Williams to help lead expert group on children’s health care

A former president of the Association of Directors of Social
Services has been appointed co-chairperson of an expert advisory
group which will work with the newly appointed national director
for children’s health care services,writes
Jonathan Pearce

National director Professor Al Aynsley-Green, whose appointment
followed the Bristol Royal Infirmary inquiry into infant deaths
after open-heart surgery, made the announcement at the department
of health.

Jo Williams, Cheshire Council director of social services and
ex-ADSS president, will co-chair the group with Professor David
Hall, who is president of the Royal College of Paediatrics and
Child Health.

Both are also members of the children’s taskforce and will
work with Aynsley-Green and the department of health in drawing up
the new group’s 31-strong membership of experts in the fields
of health and social care, education, management and the voluntary

Williams said: “We need to bring health and social services
closer together to support children and their families. I shall be
seeking to put the needs of children, parents and carers at the
centre of the group’s work on the standards.”

The group’s first task will be to work on standards of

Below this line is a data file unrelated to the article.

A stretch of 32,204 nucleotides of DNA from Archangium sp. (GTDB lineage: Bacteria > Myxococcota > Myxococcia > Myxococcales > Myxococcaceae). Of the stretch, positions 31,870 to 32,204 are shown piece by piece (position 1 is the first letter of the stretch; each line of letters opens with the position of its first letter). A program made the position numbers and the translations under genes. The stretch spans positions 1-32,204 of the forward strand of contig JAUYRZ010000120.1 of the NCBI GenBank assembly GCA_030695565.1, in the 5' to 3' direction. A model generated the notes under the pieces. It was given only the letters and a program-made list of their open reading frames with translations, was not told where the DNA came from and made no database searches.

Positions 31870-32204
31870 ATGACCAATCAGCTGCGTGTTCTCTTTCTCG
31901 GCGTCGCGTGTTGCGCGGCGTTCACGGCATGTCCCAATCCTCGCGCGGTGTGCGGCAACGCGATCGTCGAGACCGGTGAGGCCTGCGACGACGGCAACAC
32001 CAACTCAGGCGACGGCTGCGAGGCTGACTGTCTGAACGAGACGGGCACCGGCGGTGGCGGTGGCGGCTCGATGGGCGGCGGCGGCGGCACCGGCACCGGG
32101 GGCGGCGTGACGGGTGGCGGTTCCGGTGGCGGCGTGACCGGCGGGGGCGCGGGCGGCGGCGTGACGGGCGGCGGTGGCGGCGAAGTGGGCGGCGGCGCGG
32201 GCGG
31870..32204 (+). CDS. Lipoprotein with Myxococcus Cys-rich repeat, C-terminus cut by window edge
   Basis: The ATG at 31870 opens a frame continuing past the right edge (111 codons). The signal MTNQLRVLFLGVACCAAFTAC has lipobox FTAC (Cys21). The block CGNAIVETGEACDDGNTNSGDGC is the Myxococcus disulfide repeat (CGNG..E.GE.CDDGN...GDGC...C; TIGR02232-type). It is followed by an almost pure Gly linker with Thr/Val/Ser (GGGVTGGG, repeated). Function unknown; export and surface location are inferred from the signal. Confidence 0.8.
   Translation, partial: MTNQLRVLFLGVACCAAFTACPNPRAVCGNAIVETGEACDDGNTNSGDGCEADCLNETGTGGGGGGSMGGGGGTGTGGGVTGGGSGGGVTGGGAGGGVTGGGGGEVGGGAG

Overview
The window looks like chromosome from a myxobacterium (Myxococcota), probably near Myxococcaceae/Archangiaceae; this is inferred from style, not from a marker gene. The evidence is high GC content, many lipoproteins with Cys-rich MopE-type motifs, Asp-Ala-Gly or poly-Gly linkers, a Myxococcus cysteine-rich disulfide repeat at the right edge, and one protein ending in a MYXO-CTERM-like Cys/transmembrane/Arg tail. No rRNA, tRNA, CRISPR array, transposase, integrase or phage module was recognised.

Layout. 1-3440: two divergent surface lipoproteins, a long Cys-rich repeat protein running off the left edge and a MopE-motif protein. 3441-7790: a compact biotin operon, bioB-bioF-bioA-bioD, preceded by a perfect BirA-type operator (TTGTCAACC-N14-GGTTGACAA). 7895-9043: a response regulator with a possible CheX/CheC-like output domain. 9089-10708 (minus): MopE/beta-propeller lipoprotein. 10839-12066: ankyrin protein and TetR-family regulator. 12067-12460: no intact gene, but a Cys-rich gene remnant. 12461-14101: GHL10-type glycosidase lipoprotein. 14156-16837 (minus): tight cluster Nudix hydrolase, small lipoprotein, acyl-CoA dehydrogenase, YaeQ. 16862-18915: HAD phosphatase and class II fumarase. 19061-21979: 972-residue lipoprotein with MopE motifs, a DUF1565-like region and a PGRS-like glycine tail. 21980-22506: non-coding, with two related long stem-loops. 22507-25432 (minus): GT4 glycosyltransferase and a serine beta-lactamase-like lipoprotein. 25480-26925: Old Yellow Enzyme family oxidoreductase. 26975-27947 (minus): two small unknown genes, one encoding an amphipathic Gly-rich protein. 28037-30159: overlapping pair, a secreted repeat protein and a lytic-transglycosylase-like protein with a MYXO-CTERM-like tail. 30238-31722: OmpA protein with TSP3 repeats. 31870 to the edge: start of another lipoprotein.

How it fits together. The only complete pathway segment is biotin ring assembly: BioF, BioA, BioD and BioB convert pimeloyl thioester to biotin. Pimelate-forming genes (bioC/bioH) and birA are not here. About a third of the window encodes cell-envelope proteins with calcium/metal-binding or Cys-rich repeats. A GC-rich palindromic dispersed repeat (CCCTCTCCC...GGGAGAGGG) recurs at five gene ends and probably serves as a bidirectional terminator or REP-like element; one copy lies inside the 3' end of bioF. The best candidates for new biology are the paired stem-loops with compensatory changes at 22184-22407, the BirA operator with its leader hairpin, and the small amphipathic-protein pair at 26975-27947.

care for children needing hospital treatment in England, which will
comprise the first module of a new national service framework for
children, said Aynsley-Green – the first module is due to be
published next year.

The full NSF will develop national standards for children
covering their progress through the health system from initial
contact with the NHS, via GPs or hospitals, through to support from
social services departments.

But Aynsley-Green said his role was wider than just pure health
issues. Modernising children’s healthcare services would
combine the “four threads” of health, social care, education and
environment, he said, which would also take into account a “life
chronology model” of the seven ages of childhood – foetus,
neonatal, infant, pre-school, first school, adolescent, transition
to adulthood.

“The mission is to improve the lives and health of children and
young people through the delivery of appropriate, integrated,
effective and needs-led services,” he said.

Issues such as maternity services and schools would be a key
part of the NSF.

“There is a great deal to be done. We must believe that we can
make change happen. This demands passion coupled with discipline
and reality,” said Aynsley-Green. “We hope that our work will
rattle some cages.”



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